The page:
Francis’s Plans for Church Reform (Part I)

From the pontificate of Benedict XVI, through the conclave, and well into the papacy of Francis, Curial reform and Church governance were the subjects of much discussion. Then 2015 passed without a hoped-for new document to replace John Paul’s apostolic constitution of 1988, Pastor Bonus. But that doesn’t mean the conversation is done: Pope Francis continues to meet with the Council of Cardinal Advisors (C9) every two months—itself a substantial change in the modus operandi of the papacy—even as he also solicits advice from experts on the Curia while using the Bishops’ Synod and national bishops’ conferences to govern the Church in a manner different from his predecessors.

There are signs now that things are moving in an even more interesting direction, beyond the scaling back in activity of existing Curial dicasteries (such as the CDF) and the creation of new ones (such as those for integral human development and for the laity, family, and life, both announced in August). A first signal of comprehensive overhaul came with the publication on September 15 of a 600-plus page volume in Italian titled La riforma e le riforme nella chiesa (roughly translated as “reform of the Church and reforms in the Church”). Published by Queriniana, one of the most important publishers of theological studies in Europe, the volume is edited by two of Francis’s closest advisers: Argentine theologian Carlo Maria Galli and the editor of Civiltà Cattolica, Antonio Spadaro, SJ.

It collects thirty papers presented and discussed at the special weeklong seminar organized by Civiltà Cattolica and held in the historic headquarters of the Jesuit magazine in Villa Malta in Rome in September 2015. The authors come from all continents and include both ordained and laypeople; four are women, and three are from North America: John O’Malley from Georgetown University, Gilles Routhier from Universitè Laval in Quebec, and—full disclosure—myself.

The book, slated for English-language release by Paulist Press next year, is divided into seven parts: renewal of the Church in light of Vatican II; what Church history has to teach us about Church reform; synodal communion and renewal of the people of God; Church reform in the local churches and in the universal Church; ecumenism and Church reform; for a Church of the poor, of fraternity, and inculturated; and spirituality and reform of the Church according to the Gospel. Overall, the book proposes a rediscovery of Vatican II for the path of reform of Roman Catholicism: a more decentralized Church, ready to change the role and structure of the Roman Curia in order to be more missionary; a Church open to a serious debate on the role of women in the Church; and a Church in which the magisterium interacts with theology and the lived experience of Christians, where synodality and collegiality are not used to legitimate Church procedures but to change Church procedures, and where inculturation of the faith is an agent of Church change beyond the symbolic level.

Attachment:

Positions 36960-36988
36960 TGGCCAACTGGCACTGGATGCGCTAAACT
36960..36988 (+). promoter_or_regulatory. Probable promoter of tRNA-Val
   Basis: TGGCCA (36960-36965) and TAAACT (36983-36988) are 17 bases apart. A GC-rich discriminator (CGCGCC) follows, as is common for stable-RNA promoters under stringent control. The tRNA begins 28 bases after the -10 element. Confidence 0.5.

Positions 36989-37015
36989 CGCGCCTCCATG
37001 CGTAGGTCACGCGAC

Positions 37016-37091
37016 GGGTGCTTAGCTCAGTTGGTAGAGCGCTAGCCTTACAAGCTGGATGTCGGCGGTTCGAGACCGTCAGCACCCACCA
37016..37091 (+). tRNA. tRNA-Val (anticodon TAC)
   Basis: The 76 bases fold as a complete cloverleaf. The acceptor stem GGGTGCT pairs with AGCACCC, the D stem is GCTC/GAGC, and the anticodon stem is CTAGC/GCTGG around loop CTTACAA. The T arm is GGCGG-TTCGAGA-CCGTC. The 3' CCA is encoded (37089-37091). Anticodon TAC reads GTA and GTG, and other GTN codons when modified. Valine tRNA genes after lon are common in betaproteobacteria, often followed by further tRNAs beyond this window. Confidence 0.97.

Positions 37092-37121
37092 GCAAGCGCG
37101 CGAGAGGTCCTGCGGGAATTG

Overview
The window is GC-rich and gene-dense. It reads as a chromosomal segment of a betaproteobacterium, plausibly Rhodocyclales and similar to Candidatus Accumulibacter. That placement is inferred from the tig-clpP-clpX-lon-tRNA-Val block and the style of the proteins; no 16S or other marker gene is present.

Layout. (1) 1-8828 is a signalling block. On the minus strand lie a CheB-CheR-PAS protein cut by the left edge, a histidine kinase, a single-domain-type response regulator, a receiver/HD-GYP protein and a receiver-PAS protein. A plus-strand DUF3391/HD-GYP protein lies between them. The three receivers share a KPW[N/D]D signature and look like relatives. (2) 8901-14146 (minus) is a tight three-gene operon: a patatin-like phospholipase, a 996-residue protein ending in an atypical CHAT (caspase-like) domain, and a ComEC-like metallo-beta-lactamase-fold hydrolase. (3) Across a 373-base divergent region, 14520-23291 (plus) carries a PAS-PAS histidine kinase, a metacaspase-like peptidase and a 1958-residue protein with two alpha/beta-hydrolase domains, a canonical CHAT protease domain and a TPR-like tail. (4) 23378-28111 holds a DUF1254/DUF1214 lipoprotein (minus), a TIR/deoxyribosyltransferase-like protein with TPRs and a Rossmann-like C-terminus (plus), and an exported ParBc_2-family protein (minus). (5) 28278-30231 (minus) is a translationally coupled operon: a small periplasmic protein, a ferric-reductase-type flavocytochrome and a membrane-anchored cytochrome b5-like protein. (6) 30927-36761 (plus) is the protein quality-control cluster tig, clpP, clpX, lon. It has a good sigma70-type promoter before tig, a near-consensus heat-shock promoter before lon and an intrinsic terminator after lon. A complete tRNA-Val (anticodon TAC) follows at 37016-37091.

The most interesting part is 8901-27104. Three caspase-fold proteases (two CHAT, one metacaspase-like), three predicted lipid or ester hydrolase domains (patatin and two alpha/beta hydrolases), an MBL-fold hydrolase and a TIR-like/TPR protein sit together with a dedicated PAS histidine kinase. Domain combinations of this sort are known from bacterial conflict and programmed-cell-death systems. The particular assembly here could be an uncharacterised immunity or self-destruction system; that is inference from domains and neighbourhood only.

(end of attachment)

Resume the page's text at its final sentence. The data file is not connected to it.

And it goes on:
The authors come mostly from the field of research on the history of Vatican II, its ecclesiology, and the ecumenical turn of Catholicism at and after Vatican II. In a sense, the volume is just one of the many examples of a new role for the Second Vatican Council in the Vatican of Pope Francis. But it’s important for other reasons as well, beginning with the authors included, who are representative of the theological work done to support Francis’s pontificate: Galli, Spadaro, and Fernandez, for example, are among the closest to Francis in his day-by-day activity. This is significant, given that in some ways Francis is still working in the shadow of Benedict when it comes to reaching out to theologians and Catholic academics. Additionally, the reception of Francis is still mostly evaluated at the journalistic level, with the amount of deeper theological analysis not even comparable to that expended on his predecessor. One of the unwritten laws of Catholic theology in the northern hemisphere—even if untrue—is that “German theology is Catholic theology, but Latin American theology is Latin American theology.” The same goes for African and Asian Catholic theologies: they tend to be regarded as regional Catholic theologies, not really universal. This volume is a theological rendition of and contribution to the pontificate of Francis, partly by offering practical proposals for reforms, partly by providing support for the ecclesiological consequences of the theological reorientation embodied by Francis.

What makes it a necessary read for analysts of the Vatican and for those who want to understand Francis is the fact that its contents circulated in the Vatican and within Francis’s privy council before publication. We know because Bishop Marcello Semeraro, secretary of the C9 and its only Curia insider, quotes key passages at length in a recent essay on Church reform as envisioned by Francis. An analysis of the detailed plan of reform outlined by Semeraro, which appeared in the Italian Catholic magazine Il Regno one week after the book’s publication, will be the focus of my next post here at Commonweal.

Massimo Faggioli is professor of theology and religious studies at Villanova University. His most recent book is Catholicism and Citizenship: Political Cultures of the Church in the Twenty-First Century (Liturgical Press, 2017). He is a contributing writer for Commonweal. Follow him on Twitter @MassimoFaggioli.

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